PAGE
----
Of course it was a huge shock and coming from a culture where 'gay people don't exist', there had to be a lot of education and I tried to point out the right resources. My sibling has always been non-judgemental and this was one of the reasons why I felt safe sharing. I guess it is easier starting the process with someone you know will not judgemental.

    It really does feel good to share the burden with someone else and psychologically, things have been looking up for me. Even if I don't tell any other person again, knowing that there is someone I can be honest with is a precious gift. So I'll take it one step at a time and see how it goes. The future is pregnant with possibilities and I now try not to fret about the small things. They will all sort out themselves in time. All we have is today and so we should make every minute count.

    Thanks Rick for your support through all this. Your blog has always been a source of comfort and inspiration.


  18. Great answer to my question, Donald. You're right. You're never truly out. It is a continuous process. But, certainly, I consider one out when one has revealed his homosexuality to family members and close friends. For most of us, that's about as out as you can get.

    I'm thrilled that you recently came out to a family member, and, even more, that your family member is so supportive. Sometimes, all a young, gay person needs is someone to talk to and to confide in. Otherwise, you feel so alone and isolated. You've gone about everything the right way: you were cautious about who you told, and you provided helpful resources. Good for you.

    What's also great about having a supportive sibling is that, at some point in the future, when you tell your parents, your sibling will be there to help you and your parents through the process. You will have an ally, so to speak, someone who will validate that being gay isn't such a bad thing after all. I'm sure that will help your parents come to the realization there's nothing wrong with Donald, and he's still entitled to all the love and support he received before.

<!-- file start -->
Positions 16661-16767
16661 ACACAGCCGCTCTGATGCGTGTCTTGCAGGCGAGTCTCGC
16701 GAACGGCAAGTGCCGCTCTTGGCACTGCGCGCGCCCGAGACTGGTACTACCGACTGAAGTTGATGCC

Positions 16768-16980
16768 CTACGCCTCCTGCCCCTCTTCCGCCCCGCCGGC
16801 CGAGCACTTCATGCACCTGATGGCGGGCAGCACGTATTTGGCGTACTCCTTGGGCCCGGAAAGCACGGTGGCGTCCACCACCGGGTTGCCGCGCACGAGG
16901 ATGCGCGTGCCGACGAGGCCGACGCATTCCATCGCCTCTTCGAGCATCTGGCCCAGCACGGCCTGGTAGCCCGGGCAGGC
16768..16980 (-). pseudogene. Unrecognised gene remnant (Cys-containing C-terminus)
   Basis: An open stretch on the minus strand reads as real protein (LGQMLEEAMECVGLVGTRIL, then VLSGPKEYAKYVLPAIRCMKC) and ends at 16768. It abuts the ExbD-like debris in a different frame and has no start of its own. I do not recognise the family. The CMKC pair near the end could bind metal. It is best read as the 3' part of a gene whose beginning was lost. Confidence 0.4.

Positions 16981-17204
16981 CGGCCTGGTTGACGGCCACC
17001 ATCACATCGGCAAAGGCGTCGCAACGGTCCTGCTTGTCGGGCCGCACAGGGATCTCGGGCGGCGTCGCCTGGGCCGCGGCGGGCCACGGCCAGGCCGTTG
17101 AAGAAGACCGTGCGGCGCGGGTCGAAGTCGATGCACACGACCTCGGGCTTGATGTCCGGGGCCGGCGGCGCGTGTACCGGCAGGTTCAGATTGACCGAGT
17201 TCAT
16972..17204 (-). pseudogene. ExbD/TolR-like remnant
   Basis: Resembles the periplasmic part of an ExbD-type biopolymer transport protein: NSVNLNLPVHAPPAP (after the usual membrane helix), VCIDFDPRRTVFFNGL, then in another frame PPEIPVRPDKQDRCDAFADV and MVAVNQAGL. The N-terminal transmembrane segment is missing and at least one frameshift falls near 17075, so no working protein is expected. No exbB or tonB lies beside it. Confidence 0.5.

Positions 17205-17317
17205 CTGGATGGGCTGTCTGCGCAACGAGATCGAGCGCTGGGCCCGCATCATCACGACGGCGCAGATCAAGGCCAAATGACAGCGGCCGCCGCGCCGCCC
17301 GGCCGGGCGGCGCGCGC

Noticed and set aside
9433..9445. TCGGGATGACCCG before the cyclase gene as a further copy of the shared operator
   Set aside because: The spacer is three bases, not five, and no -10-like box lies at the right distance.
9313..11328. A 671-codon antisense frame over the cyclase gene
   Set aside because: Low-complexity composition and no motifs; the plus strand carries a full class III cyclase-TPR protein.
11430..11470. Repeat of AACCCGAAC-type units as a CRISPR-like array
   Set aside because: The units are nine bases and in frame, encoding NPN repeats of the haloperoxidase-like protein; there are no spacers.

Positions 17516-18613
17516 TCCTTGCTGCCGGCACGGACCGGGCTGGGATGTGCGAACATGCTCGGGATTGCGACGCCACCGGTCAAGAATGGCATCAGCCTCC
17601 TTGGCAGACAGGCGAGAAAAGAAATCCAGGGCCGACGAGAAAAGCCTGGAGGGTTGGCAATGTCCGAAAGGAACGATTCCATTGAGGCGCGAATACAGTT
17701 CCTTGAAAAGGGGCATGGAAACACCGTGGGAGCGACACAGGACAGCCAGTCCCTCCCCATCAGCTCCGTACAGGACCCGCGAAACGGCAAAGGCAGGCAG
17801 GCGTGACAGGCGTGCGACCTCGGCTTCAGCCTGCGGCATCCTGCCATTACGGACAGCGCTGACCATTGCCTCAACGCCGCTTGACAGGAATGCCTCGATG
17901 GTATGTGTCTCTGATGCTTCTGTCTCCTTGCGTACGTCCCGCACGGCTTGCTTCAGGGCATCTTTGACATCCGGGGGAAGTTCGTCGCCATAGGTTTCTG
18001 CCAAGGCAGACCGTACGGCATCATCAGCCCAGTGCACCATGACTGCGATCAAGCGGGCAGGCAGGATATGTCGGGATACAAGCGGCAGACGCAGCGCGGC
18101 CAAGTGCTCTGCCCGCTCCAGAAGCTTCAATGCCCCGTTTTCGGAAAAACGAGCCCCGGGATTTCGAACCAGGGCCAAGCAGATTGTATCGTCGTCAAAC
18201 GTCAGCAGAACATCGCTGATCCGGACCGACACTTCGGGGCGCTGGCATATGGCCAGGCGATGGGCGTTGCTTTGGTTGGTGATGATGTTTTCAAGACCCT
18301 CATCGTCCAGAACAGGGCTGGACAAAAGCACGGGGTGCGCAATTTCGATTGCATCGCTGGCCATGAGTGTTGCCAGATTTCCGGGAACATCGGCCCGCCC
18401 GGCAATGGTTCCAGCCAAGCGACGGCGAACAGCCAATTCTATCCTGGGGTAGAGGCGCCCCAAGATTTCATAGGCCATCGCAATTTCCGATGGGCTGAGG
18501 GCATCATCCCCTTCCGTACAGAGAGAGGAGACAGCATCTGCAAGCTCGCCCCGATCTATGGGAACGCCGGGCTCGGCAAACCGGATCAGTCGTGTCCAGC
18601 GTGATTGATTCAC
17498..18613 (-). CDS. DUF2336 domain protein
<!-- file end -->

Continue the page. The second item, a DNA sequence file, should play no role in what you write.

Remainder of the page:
Have you given some thought to what being in the closet to your parents would be like if you met someone special and started a relationship? I mention this only because I wouldn't want you to dismiss the possibility of a relationship just because your parents don't know you're gay.

    Chris wasn't out to his mother when he and I met, and he said nothing to her for years afterward. He thought she always knew, but I didn't like the words not being said, because I considered myself his "dirty little secret." In the end, everything worked out for us because I was still invited to family events, I endeared myself to his mom, and today she considers me her second son.

    I guess this is a long way of saying, coming out isn't always a clean and linear process. There are so many different ways to do it, depending on the people and circumstances involved. Just one word of advice: Don't prevent yourself from being all you can be, personally and professionally, because you're not completely out. Live your life fully and deal with things as they come along. Not avoiding your life will make you stronger and more courageous over time.

    Thanks so much for the kind words about my blog. Whenever I receive a comment like yours, I see I'm making a difference, and that the time and effort I put into this is all worth it.

    And thanks for taking the time to answer my question. I appreciate it.

  19. This is priceless…. I laughed just as much now, as I did almost 3 years ago! Their anniversary is coming up. Perhaps it needs a 're-post' :)

  20. Hi, Connie. Didn't know you were still checking out my blog from time to time.

    Believe it or not, this is the second most popular post on my blog. It's received nearly 10,000 pageviews since I published it nearly three years ago.

    Truth be known, it still makes me laugh too. What a couple of fools we were that night, but we sure had fun.

  21. Love this. I was cracking up through the whole thing too. I know how it is when you try to take something seriously and fail at it because it ends up not being serious at all, and that's a great thing.

    1. Clearly, this was Chris and me at our goofiest. All I remember from that evening was having a blast. It started off with neither of us knowing what we were doing, and it degenerated from there. All great fun.

      Thanks for your comment, Simon.